“‘Governor Patrick’s Office (imailagent)'” <email@example.com>,
“‘Halbert, David'” <David.Halbert@cityofboston.gov>
Superintendent, Cabot Bus Garage
Dear Mr. Houghton,
They say that the definition of insanity is doing the same thing over and over and expecting different results. If so, then I must be insane to rely on the T.
It’s not so much that many of the 5xx express buses were horrendously delayed for hours this morning. I understand that was caused by a problem outside the T’s control, in particular, a stuck railroad crossing gate out in Waltham.
The service failure which puts the T yet again into the “of incompetents, by incompetents, for incompetents” level of service is that yet again, there were serious delays in service, and yet again, YOU DID NOTHING WHATSOEVER TO NOTIFY YOUR CUSTOMERS ABOUT THE DELAYS.
Here’s what is written in the confirmation message I received when I signed up for “T-Alerts”:
This service provides information to keep you up to date on MBTA services that you use. We’ll send you T-Alerts for new or changed services, timetable adjustments or other information that may affect your travel plans.
We also alert you when we have to cancel services or have service delays over 15 minutes.
Updates on all service disruptions will be posted on the MBTA website http://www.mbta.com
Did the T notify anyone by email about this morning’s service delays? No, you did not.
Did the T post anything about this morning’s service delays on your Web site? No, you did not.
I was taking my daughter this morning to her summer ballet program, the first time I’ve attempted to do so by bus. If the T had notified its customers about this morning’s delays as it has promised and yet repeatedly failed to do, then I could have taken my daughter by cab and she would have arrived with time to spare. Instead, because we waited for over forty minutes for two different buses that never showed up before we finally gave up, my daughter was a half hour late, missed warm-ups, and was unable to dance with her classmates for two hours.
This is about much more than one late arrival at ballet school. My daughter is forming impressions about the world which will last for her entire life. When she grows up with experiences like this morning’s, is she going to be eager to rely on public transportation to help preserve the environment, or is she, like so many of my friends and coworkers, going to do everything within her power to avoid using the T?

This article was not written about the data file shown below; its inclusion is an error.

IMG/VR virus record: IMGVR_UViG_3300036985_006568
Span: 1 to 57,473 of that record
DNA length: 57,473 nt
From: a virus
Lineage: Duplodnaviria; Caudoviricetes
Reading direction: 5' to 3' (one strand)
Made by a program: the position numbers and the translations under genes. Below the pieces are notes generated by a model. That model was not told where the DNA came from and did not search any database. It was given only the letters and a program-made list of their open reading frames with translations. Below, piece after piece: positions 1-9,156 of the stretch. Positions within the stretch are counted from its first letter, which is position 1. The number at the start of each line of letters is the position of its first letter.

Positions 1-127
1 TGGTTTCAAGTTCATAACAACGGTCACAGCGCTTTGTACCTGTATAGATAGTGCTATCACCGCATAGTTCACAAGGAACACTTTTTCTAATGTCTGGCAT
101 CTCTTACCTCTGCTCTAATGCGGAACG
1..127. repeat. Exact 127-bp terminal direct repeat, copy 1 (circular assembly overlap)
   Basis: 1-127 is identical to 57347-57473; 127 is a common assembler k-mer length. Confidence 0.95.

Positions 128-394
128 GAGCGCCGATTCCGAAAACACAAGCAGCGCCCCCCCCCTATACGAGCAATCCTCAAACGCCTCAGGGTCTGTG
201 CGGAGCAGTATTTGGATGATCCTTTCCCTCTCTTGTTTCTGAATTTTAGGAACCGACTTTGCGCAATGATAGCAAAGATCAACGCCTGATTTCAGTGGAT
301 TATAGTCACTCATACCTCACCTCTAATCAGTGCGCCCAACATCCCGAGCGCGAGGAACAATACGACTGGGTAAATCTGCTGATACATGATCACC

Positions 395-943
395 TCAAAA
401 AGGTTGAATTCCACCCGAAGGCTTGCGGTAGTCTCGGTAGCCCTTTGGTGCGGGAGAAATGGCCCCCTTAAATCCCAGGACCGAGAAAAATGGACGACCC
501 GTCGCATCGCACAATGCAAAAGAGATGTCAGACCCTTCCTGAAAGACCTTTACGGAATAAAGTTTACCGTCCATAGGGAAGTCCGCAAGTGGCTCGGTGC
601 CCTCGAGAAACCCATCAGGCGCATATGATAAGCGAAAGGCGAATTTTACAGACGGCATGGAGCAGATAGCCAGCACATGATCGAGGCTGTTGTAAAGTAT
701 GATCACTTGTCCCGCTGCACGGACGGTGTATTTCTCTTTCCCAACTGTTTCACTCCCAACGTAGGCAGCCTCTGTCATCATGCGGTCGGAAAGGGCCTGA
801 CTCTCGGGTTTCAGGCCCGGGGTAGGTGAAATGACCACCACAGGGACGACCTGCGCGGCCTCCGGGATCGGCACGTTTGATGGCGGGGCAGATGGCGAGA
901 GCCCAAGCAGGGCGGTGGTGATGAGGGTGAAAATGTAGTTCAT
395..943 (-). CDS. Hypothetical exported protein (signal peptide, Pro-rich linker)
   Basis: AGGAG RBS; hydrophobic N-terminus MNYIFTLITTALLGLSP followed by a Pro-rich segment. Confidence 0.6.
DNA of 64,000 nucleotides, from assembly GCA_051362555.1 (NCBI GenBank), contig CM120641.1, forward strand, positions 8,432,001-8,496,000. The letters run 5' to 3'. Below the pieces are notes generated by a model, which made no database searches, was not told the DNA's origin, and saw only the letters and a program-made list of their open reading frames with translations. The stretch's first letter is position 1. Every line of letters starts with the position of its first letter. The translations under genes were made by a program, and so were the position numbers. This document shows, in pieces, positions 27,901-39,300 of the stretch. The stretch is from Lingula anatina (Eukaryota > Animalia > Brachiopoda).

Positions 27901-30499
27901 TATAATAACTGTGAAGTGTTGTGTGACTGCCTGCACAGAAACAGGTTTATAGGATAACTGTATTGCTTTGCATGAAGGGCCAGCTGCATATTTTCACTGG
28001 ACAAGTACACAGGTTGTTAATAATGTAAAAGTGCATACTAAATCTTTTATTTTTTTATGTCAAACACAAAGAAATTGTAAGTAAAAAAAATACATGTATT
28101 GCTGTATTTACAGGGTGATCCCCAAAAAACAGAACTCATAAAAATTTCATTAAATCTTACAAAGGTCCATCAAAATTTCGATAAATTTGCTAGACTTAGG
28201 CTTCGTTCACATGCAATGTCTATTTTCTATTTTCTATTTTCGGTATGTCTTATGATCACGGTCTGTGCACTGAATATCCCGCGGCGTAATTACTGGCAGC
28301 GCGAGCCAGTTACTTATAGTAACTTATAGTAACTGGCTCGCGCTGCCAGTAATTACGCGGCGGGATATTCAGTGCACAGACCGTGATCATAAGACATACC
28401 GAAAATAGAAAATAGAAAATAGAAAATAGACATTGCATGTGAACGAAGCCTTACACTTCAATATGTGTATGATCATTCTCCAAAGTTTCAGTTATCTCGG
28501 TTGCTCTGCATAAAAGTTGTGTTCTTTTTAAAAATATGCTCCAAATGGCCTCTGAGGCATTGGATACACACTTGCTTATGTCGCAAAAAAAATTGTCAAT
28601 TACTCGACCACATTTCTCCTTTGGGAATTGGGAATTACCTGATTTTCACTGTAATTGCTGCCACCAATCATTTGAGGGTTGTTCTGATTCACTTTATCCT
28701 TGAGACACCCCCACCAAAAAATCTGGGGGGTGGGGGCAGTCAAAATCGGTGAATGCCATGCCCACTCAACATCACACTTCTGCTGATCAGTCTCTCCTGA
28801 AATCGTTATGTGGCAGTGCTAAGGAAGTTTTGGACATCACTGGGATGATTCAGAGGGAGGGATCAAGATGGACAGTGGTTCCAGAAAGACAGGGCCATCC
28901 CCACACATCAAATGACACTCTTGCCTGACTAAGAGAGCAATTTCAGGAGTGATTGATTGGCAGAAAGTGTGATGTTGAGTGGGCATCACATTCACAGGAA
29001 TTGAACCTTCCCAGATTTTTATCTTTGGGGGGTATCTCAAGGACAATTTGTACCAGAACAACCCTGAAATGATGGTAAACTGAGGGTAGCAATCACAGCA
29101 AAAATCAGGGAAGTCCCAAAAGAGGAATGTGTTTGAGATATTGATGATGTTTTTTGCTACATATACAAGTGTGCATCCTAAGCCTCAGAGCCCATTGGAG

I know that the MBTA, like every other government agency, is not exactly flush with cash right now. But the fact of the matter is that YOU’VE ALREADY SPENT THE MONEY TO SET UP THE SYSTEM FOR ALERTING CUSTOMERS ABOUT SERVICE DELAYS. It will cost you NOTHING to use it. So what’s your excuse, other than entrenched incompetence and a complete lack of caring about the level of service you provide to your customers?
Here’s a suggestion: It’s all well and good that you allow customers to apply through your “On Time Service Guarantee” program for piddling little refunds for delayed service. How about this? For every one of these refund requests, if the T failed to notify customers about the delay through both the Web site and T-Alerts as promised, you should DOUBLE the amount of the refund sent to the customer. Even doubled, the amount of the refund is only a small fraction of what you actually OWE your customers for making them late to their jobs, their schools, and their lives, but at least this small gesture might suggest that maybe, just maybe, someone at the T cares that you mess up people’s lives on a regular basis.
Here’s another idea: When the T fails to notify customers about service delays as promised, someone at the T is NOT DOING HIS JOB, and that someone should be disciplined or fired. Was it YOUR job, Mr. Houghton, to ensure that customers were notified about this morning’s delays? Did you do your job, Mr. Houghton? If not, then why do you think it should remain your job?
I’m trying to cut down a bit on my insanity, so rather than actually expecting this complaint to have any real effect, I am instead looking forward to your prompt, and yet pointless, reply.